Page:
Like the re-make craze of the fifties, Tamil cinema turned to the golden era of the Tamil stage in the mid-sixties, thanks to director A.P.Nagarajan who had been a boy actor in troupes that enacted the Sankaradas Swamigal brand of musical drama. Sivaji Ganesan, Kannadasan, K.V.Mahadevan, and TMS as the male voice carried these films from Tiruvilaiayaadal to Saraswathi Sabatham and Tiruvarutchelvar and Tirumal Perumai on their shoulders. The one-man orchestra cinematic concept in which multi-exposure is used to show the same person playing all the roles in a cutcheri was picturised to TMS’s ‘Paattum Naane’ in the stirring ‘Gowrimanohari’ song. (P.U.Chinnappa did this first in Jagathalapratapan, and Narasimha Bharati followed suit in Krishna Vijayam to TMS’s singing). One offshoot of his enormous success as a singer was the opportunities he got to act. He donned the title role in ‘Pattinathar’, produced and scored by his mentor G.Ramanathan, and in Arunagirinathar, Kallum Kaniyaagum and Kavi Kaalamegam. TMS’s stirring rendering of the Tiruppugazh, ‘Muthai Thiru Pathi’, a veritable tonguetwister stands out to this day for the clarity he could bring to the most tortuous Tamil style.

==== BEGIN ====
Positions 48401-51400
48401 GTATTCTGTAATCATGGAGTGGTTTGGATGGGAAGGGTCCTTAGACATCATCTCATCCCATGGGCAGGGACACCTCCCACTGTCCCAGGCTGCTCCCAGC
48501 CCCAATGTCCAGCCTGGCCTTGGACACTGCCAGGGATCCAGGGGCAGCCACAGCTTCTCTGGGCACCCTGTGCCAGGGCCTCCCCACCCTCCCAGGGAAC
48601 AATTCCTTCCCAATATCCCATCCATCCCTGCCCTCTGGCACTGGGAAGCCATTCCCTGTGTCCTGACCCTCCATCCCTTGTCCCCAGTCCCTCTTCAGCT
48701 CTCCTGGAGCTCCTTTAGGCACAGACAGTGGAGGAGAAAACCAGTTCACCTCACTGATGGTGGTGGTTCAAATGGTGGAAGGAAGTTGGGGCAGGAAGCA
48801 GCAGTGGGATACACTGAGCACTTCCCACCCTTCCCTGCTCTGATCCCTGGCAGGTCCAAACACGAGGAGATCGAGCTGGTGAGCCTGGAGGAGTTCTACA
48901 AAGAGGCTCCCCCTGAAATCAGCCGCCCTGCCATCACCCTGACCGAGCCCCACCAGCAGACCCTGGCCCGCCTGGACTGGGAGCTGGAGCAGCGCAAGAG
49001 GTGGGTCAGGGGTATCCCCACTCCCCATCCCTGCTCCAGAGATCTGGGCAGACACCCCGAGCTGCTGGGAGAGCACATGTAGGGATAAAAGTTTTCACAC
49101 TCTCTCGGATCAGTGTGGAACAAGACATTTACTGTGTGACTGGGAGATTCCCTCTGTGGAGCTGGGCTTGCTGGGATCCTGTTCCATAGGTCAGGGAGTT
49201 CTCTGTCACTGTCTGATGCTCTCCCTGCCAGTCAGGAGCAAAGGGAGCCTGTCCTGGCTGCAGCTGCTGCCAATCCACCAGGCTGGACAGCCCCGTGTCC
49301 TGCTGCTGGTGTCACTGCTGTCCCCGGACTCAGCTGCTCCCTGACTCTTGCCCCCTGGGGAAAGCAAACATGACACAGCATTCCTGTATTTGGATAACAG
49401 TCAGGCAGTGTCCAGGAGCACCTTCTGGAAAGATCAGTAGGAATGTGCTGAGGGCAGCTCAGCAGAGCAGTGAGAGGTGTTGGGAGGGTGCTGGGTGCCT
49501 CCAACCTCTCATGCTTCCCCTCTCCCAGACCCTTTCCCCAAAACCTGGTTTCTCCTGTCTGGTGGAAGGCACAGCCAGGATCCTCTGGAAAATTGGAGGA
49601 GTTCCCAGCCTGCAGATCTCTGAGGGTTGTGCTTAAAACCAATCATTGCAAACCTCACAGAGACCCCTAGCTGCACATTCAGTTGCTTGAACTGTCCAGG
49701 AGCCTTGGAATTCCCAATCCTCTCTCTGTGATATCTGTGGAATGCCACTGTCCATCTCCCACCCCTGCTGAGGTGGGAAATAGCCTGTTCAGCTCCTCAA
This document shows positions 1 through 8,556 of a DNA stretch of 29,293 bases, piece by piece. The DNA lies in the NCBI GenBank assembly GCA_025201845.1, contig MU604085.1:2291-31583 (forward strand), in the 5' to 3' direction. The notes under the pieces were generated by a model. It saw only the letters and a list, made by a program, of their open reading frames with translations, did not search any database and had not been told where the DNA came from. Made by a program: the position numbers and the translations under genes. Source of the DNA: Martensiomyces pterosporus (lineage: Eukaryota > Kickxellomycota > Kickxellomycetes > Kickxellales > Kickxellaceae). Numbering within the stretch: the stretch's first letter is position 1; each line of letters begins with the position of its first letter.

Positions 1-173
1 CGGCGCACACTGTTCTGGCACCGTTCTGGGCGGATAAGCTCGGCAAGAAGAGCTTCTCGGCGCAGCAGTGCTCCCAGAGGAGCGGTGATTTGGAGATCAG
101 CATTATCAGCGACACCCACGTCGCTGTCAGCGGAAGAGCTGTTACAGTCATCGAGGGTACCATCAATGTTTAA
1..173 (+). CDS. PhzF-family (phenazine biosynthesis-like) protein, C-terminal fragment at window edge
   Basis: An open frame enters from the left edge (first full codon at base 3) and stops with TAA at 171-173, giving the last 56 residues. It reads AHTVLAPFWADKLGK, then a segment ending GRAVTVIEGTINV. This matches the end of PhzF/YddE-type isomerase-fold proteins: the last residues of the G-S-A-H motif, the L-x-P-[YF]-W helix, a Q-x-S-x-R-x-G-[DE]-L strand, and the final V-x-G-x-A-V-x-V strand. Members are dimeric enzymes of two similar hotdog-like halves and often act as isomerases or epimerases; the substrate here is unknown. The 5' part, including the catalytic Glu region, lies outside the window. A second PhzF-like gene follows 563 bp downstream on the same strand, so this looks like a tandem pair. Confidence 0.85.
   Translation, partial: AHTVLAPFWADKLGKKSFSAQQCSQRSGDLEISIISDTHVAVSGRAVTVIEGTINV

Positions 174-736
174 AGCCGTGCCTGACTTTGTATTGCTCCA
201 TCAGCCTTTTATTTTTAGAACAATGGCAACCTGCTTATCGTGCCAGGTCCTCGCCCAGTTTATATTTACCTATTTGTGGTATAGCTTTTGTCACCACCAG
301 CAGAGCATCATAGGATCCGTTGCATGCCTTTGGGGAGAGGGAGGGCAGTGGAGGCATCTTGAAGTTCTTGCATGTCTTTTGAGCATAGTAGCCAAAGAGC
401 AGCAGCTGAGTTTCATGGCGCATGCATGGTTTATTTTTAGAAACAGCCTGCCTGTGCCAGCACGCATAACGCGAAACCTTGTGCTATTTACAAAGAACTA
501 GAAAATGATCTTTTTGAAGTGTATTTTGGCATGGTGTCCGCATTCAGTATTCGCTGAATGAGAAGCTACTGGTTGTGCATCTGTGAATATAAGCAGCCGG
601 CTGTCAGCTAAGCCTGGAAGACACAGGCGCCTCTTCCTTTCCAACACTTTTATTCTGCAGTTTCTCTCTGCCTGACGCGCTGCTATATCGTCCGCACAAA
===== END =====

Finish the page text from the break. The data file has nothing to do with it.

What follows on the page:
TMS was an HMV artiste from the early fifties, and a parallel track of his frenetic singing career was his yen for singing devotional songs. He tuned his songs and scored the music himself for such memorable songs of this genre like ‘Ullam Urugudhaiyya’ and a hundred other hits. His rendering of ‘Karpagavalliyin Porpadhangal’, as a raga malika in Ananda Bhairavi, Kalyani, Bageswari and Ranjani is said to have been commended by Semmangudi Srinivasa Iyer. A Vaishnavite who had been named after the presiding deity of Azhagarkoil, Sounderarajan shifted his devotion to Lord Muruga seeking fame as a singer. He attributed his phenomenal longevity, both in the film world and in the real one – of course, sometimes they mixed in shades of purple and grey! – to his adoration of Muruga, the lord of eternal youth. As the decades roll by and time takes its toll, quite a few of the songs rendered by Sounderarajan are bound to resound in the digital paradise that mankind has made for itself!
(This article appeared in ‘Sruti’ magazine)